Besides colors and fonts, keywords can also have an impact on consumers portraying an ad to be stereotypical. OnBrand was determined to figure out just what words can trigger feelings of stereotypical messages by conducting a survey called “Women in Ads.”
“Our research found that UK women recognize in ads a long list of female stereotypes–and that some of these are more unpleasant than others. The most prolific were called out as those of ‘bimbo’ (55%), ‘domestic goddess’ (53%) and ‘shopaholic’ (50%). ‘Bitch’ (72%), ‘sex-crazed nymphomaniac’ (69%) and ‘bimbo’ (65%) were considered the most offensive.” OnBrand reports.
This is not the first study that has exposed the truth behind consumers and gender stereotypes. According to a study done by Facebook, consumers favor brands that promote gender positivity in their messaging. This was conducted through an internal data analysis and revealed some trends found among men and women who are exposed to ads.
The results concluded that 79% of women and 75% of men will actually favor brands that encourage gender positivity in their messages.
The research said that U.S. consumers overall felt 8% to 10% more positively toward brands promoting gender-positive messaging, and that the tactic also created greater loyalty with 48% of men and women. Fifty-one percent of women reported preferring to shop from those brands and 45% of men said the same. MarketingDive reports.
Brands hold a large responsibility in society and face a choice regarding whether or not their choices will reflect negative or positive messages. Depending on their audience, these choices can either make or break their brand’s reputation and popularity.
There are many stereotypes that circle society, sometimes dealing with gender, race or even body type. Depicting stereotypes in your creative efforts will most likely not be appreciated by consumers.
Many brands combat breaking stereotypes by using creative hashtags that represent gender equality, among other stances.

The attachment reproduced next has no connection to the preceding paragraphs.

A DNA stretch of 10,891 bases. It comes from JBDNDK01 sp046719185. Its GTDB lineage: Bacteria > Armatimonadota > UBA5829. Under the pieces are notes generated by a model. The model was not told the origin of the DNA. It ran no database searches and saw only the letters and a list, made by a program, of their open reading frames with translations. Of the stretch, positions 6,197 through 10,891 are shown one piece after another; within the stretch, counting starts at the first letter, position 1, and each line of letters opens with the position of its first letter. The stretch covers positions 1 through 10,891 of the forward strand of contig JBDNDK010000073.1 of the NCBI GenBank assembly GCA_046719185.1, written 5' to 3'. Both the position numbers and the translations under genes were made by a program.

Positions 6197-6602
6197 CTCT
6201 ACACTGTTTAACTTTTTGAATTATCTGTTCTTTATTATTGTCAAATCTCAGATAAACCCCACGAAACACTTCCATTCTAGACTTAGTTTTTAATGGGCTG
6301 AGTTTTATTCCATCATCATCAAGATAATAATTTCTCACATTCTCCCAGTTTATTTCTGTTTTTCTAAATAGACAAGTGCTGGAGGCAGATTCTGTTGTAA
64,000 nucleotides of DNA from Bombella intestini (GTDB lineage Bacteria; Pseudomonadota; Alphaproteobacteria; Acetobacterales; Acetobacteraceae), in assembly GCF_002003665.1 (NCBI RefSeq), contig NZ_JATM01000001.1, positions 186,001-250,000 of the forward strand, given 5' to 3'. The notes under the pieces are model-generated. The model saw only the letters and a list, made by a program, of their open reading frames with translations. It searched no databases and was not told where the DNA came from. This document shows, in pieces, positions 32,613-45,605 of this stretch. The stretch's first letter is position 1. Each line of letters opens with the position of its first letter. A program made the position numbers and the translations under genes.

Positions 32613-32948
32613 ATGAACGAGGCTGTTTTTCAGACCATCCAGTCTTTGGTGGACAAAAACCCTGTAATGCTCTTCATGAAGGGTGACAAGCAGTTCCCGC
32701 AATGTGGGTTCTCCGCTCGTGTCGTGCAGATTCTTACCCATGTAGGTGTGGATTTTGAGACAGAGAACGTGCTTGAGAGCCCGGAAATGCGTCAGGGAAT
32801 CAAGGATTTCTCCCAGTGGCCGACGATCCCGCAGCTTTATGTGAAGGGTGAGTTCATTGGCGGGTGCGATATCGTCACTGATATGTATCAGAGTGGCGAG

“Facebook offered actionable takeaways for marketers, including: sharing gender-positive imagery; thinking about how brands can support women, with the #FearlessGirl campaign from State Street and McCann Erickson as a standout example; encouraging companies to add women to their staff; and focusing on avoiding sexual stereotypes to instead portray people as multifaceted.” MarketingDive reports.
Brands are using digital advertising to combat this issue. Since consumers rely on digital components to shop and make purchasing decisions, brands can use this to their advantage as they create creative campaigns. Using a hashtag that references positivity is among one of the popular trends businesses are using in order to promote this initiative.
“Online browsing and product search are fundamental to the digital purchase process and form the foundation of every digital shopper journey. In fact, says the report, 65% of consumers reported onsite search and navigation is “very important” in the shopping process.” MediaPost reports.
Getting to the core of what people want to hear is key for brands to understand. The core of your audience reveals what they promote, where they stand and just how progressive they are. Figuring this out can further position you to successfully engage with your audience and approach them with the proper message.
“48% of women claimed they’d be likelier to buy from brands who challenge female stereotypes. For example, the recent Maltesers campaign ‘New Boyfriend’, which challenged traditional depictions of femininity and disability, delivered 10-year-record returns and an 8% sales lift.” OnBrand reports.
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The role of the Chief Marketing Officer has drastically changed over the past few years. As new technology enters the already highly complex marketing environment, maximizing budget, resources, and trends is an endless juggling act for CMOs in consumer-driven industries. Along with technology, the marketing landscape has shifted as well. Consumers’ preferences are changing, and marketers must combat what their audience will prefer, and pay attention to the things that will make them turn away. Using gender stereotypes in your creative efforts is one example of how customers will turn away from your brand, and toward another. CMOs have a responsibility to create campaigns that will promote positivity and awareness toward issues that customers care about.